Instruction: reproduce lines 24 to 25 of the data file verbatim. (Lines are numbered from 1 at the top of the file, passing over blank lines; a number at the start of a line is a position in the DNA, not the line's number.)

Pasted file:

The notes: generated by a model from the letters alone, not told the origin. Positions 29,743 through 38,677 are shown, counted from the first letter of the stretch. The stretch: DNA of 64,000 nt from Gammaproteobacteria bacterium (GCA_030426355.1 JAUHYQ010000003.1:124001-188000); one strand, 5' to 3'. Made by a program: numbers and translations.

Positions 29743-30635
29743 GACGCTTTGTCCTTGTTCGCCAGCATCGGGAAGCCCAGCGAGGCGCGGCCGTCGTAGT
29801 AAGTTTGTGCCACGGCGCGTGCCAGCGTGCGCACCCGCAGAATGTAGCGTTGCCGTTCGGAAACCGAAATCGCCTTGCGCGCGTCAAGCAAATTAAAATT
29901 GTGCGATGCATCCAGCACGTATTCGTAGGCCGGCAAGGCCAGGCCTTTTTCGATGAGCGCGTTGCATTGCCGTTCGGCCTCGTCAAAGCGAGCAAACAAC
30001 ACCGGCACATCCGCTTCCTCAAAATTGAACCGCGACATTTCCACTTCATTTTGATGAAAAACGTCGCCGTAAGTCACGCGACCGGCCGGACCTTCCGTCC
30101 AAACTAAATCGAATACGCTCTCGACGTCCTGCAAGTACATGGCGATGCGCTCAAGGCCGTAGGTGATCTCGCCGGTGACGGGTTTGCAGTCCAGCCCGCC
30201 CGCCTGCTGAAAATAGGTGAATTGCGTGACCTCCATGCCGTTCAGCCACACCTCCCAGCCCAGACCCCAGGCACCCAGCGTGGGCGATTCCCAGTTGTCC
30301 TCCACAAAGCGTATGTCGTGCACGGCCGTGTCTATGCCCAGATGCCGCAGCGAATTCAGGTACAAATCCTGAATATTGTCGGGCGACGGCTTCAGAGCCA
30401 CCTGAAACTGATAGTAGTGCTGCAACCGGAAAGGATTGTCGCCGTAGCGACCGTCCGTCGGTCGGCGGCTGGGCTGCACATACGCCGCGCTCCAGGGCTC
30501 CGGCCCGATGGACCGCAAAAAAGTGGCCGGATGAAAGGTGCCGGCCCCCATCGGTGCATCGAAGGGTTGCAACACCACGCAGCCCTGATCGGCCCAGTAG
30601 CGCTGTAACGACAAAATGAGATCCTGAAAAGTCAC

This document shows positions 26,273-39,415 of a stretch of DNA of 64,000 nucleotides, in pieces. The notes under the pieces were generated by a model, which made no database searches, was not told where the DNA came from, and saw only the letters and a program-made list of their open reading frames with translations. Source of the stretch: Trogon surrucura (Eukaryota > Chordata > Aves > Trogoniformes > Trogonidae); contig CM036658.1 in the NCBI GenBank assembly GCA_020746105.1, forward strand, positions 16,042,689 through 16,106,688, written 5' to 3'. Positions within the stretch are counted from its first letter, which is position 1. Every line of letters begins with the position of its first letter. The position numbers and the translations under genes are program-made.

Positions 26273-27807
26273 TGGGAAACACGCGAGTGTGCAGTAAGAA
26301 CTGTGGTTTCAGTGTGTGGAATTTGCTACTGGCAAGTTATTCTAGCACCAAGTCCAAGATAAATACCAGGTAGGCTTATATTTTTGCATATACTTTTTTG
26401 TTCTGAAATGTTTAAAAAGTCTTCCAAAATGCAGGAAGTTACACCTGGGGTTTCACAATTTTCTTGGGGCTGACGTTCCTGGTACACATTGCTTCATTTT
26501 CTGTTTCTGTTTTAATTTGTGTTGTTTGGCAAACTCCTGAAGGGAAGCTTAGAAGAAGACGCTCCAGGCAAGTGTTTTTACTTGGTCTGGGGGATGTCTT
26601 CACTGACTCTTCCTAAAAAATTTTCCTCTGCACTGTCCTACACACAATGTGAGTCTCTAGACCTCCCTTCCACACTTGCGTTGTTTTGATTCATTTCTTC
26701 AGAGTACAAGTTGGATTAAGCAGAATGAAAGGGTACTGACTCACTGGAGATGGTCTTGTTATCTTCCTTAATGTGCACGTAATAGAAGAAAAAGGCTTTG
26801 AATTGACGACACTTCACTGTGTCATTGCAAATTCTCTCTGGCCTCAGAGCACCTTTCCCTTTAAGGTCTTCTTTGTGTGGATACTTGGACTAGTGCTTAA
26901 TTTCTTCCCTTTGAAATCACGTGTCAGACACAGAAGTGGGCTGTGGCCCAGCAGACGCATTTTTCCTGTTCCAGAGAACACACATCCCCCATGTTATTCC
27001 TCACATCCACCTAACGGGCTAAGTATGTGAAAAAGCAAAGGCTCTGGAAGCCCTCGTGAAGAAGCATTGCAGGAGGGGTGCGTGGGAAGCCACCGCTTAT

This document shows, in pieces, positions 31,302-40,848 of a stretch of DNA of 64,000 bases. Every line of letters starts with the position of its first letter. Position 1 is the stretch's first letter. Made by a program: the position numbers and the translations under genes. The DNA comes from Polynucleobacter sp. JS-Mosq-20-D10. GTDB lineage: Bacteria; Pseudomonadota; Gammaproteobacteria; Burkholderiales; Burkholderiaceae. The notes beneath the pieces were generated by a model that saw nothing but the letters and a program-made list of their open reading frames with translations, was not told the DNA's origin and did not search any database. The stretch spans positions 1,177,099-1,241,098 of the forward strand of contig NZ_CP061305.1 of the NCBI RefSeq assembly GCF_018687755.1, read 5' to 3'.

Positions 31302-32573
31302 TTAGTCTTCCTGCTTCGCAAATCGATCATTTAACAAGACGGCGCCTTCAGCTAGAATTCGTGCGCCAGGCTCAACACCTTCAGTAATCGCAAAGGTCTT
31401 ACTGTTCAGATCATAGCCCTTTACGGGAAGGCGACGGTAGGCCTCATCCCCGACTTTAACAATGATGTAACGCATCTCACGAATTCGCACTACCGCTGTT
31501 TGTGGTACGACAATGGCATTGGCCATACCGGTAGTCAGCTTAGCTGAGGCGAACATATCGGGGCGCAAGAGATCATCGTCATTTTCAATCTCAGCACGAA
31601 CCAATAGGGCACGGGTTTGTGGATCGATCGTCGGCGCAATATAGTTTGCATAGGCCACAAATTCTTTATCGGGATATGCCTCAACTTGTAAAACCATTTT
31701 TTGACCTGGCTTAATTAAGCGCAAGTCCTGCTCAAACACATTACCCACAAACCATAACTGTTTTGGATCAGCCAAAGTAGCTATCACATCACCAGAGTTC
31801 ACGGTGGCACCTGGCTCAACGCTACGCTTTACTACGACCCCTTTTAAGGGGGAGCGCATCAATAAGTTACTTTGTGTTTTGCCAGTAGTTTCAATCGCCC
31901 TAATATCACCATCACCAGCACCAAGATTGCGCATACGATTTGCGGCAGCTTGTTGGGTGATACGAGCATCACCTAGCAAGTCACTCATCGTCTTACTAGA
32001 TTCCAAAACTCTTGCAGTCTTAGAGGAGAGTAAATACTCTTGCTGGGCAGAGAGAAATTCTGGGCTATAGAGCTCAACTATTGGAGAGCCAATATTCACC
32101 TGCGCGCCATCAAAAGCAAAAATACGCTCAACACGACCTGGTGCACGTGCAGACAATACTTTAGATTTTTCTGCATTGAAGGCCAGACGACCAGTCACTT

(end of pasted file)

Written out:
This document shows, in pieces, positions 31,302-40,848 of a stretch of DNA of 64,000 bases. Every line of letters starts with the position of its first letter. Position 1 is the stretch's first letter. Made by a program: the position numbers and the translations under genes. The DNA comes from Polynucleobacter sp. JS-Mosq-20-D10. GTDB lineage: Bacteria; Pseudomonadota; Gammaproteobacteria; Burkholderiales; Burkholderiaceae. The notes beneath the pieces were generated by a model that saw nothing but the letters and a program-made list of their open reading frames with translations, was not told the DNA's origin and did not search any database. The stretch spans positions 1,177,099-1,241,098 of the forward strand of contig NZ_CP061305.1 of the NCBI RefSeq assembly GCF_018687755.1, read 5' to 3'.

Positions 31302-32573